Four For Friday: The Wide-Ranging Impacts of Analytics in HR

Four For Friday: The Wide-Ranging Impacts of Analytics in HR

Michael Altiero

guitarist-768532_1280Every Friday, The DDR shines a light on the best data-centric articles and resources from across the internet, social media, and industry.

Since the launch of the Data Driven Recruiter this past February, we have shared a vast amount of articles and posts about analytics and big data in HR. Almost every article explains the potential impacts that a data-driven culture can have for HR and talent acquisition. And that list of impacts is long and diverse. The wide-ranging impacts that analytics can have in HR are the focus of this week’s Four For Friday.

Talent, Tools, and Time: Why So Few Companies Act on Big Data (

According to a recent survey, 57% of HR professionals felt that using Big Data was better than going with gut instincts. Yet the same study found that only 16% of the same HR pros actually use big data in their hiring process. If HR leaders think big data can improve their team’s performance, why aren’t they using it? Matthew Kosinski explains that there are 3 obstacles to adopting big data principles in HR:

  1. Talent: Data Scientists Are Hard to Find
  2. Tools: Today’s Big Data Tools Still Need Time to Mature
  3. Time: Recruiters Have Reqs to Fill

Find out more about each obstacle in Matthew’s article.

The Only Metrics That Matter in Talent Acquisition (Tim Sackett)

Tim Sackett says he gets asked frequently which HR metrics he uses to measure the effectiveness of talent acquisition efforts. He explains that people want him to say “that measuring candidate experience is important. That hiring manager satisfaction is important. But I don’t believe any of that is important to great talent acquisition.” So then what does Tim think are the most important HR metrics? He says that recruiting is sales, and that HR leaders need to measure metrics that will help them with filling positions. “Once you get basic recruitment data in the pipeline, it’s amazing to see how all the other metrics just help you dial in and get better.”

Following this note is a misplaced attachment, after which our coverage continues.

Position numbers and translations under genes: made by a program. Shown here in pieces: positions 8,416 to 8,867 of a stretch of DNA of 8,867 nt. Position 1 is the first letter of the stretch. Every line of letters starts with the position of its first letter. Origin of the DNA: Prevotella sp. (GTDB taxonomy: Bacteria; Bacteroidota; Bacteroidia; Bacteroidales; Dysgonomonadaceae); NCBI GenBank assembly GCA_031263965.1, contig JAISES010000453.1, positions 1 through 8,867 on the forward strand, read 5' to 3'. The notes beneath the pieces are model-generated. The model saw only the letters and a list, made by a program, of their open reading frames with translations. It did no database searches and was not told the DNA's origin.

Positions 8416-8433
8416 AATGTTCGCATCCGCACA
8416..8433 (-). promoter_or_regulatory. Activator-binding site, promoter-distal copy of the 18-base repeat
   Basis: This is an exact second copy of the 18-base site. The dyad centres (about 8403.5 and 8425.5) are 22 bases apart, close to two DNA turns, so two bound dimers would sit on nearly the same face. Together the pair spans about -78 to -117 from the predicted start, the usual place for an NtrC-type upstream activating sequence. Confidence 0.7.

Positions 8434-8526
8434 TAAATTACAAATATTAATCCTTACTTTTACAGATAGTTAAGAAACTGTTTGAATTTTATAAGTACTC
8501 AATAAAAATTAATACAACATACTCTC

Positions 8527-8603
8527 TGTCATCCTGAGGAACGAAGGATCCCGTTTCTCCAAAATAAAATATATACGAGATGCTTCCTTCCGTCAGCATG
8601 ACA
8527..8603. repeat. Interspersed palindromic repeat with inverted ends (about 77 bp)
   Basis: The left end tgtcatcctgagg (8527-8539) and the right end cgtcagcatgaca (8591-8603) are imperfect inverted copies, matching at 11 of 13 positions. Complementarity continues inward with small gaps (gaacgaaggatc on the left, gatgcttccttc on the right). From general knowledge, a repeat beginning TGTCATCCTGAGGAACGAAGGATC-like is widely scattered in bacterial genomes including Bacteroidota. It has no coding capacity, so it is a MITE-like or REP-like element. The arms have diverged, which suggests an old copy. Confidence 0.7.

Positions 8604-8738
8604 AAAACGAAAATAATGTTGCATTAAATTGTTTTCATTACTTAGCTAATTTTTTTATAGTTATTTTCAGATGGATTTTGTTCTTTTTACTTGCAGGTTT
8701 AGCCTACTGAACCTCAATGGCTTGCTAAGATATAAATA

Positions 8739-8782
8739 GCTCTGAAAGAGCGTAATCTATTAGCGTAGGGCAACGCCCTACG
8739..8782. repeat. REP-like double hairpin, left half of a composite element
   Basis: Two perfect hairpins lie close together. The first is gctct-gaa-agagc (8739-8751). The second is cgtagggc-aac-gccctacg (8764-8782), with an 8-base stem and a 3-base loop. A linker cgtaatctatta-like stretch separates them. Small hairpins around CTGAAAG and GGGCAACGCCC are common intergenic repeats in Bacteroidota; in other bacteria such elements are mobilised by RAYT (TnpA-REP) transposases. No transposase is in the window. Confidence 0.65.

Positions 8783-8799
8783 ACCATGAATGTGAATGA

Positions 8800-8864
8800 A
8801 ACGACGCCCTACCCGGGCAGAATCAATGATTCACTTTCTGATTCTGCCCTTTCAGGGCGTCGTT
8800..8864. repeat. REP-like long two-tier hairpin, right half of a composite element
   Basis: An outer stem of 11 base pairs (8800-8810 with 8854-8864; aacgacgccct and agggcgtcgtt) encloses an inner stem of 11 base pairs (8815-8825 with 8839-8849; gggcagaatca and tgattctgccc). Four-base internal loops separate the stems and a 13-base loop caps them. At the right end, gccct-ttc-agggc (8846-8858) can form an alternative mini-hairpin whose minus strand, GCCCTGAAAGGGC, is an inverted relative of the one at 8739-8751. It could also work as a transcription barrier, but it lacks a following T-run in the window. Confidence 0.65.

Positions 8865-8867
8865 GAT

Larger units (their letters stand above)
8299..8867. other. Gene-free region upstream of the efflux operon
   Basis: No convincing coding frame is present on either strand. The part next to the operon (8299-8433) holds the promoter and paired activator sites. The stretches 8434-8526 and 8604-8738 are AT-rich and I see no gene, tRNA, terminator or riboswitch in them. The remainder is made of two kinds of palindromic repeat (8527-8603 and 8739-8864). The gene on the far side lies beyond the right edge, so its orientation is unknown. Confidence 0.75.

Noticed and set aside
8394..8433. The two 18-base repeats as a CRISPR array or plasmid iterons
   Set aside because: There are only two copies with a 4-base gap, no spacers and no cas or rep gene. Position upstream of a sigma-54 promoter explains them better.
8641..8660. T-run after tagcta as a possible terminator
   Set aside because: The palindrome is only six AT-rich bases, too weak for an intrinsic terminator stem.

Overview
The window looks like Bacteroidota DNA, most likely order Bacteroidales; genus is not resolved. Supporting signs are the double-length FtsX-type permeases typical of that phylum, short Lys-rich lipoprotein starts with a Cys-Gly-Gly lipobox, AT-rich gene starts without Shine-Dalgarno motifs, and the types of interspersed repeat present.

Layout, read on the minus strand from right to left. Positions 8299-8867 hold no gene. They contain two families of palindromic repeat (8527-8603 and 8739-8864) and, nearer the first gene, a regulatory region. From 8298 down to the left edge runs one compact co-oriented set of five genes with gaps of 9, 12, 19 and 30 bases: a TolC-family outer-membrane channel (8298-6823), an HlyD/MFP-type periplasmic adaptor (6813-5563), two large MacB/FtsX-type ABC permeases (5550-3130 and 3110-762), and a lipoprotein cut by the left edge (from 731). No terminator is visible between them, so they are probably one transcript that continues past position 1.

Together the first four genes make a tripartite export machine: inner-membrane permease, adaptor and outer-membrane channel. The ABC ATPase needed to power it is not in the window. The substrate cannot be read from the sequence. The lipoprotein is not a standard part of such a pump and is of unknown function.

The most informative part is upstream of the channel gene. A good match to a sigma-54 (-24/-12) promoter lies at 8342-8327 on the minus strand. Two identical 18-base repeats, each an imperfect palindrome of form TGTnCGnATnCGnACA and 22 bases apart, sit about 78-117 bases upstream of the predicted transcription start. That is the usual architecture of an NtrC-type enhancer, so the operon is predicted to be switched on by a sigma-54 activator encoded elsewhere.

Analytics skills set the “new breed” of HR professional apart (Personnel Today)

Anthony Carnell of Talent Gene says, “Analytics skills are becoming increasingly essential for those wishing to get ahead in HR.” He explains in order for directors or CEOs to give credibility to HR (as they do for finance, operations, procurement, sales and marketing), leaders in the space need to have analytics skills. Just like other business functions, HR must be able to use data to improve its processes and plan for the future. “It is all about HR learning to speak the language of the business,” says Anthony. “And it is well placed to do this. Perhaps more than any other department, HR works at multiple levels within the organization, dealing with a wide variety of topics and people.”

HR: Life After HR Analytics – HR As A Profit Centre! (Dave Millner)

“HR is rightly focusing on becoming more ‘data savvy’ and using their own data and the business data of the organization to make connections and predictions about what has and is happening in their organization,” says Dave Millner (@HRCurator), Executive Consulting Partner, IBM Workforce Science. Dave goes on to explain how HR needs to be able to demonstrate the business impacts of everything they do. These include:

  • Showing a direct correlation between the improved business outcomes from an employee program.
  • The linkage between a particular process or method and its impact upon productivity, revenue or profit.
  • Pre- and post-measurement of employee performance/outputs prior to an employee program implementation.
  • Demonstrating the business impact that a program can have on a ‘control’ group over another group within a business function.

Read Dave’s article to learn more about the impact analytics can have for HR and organizations as a whole.

Interested in recruiting analytics and the future of big data in talent acquisition? Sign up for the Data Driven Recruiter blog.

Posted In

Leave a Reply

Your email address will not be published. Required fields are marked *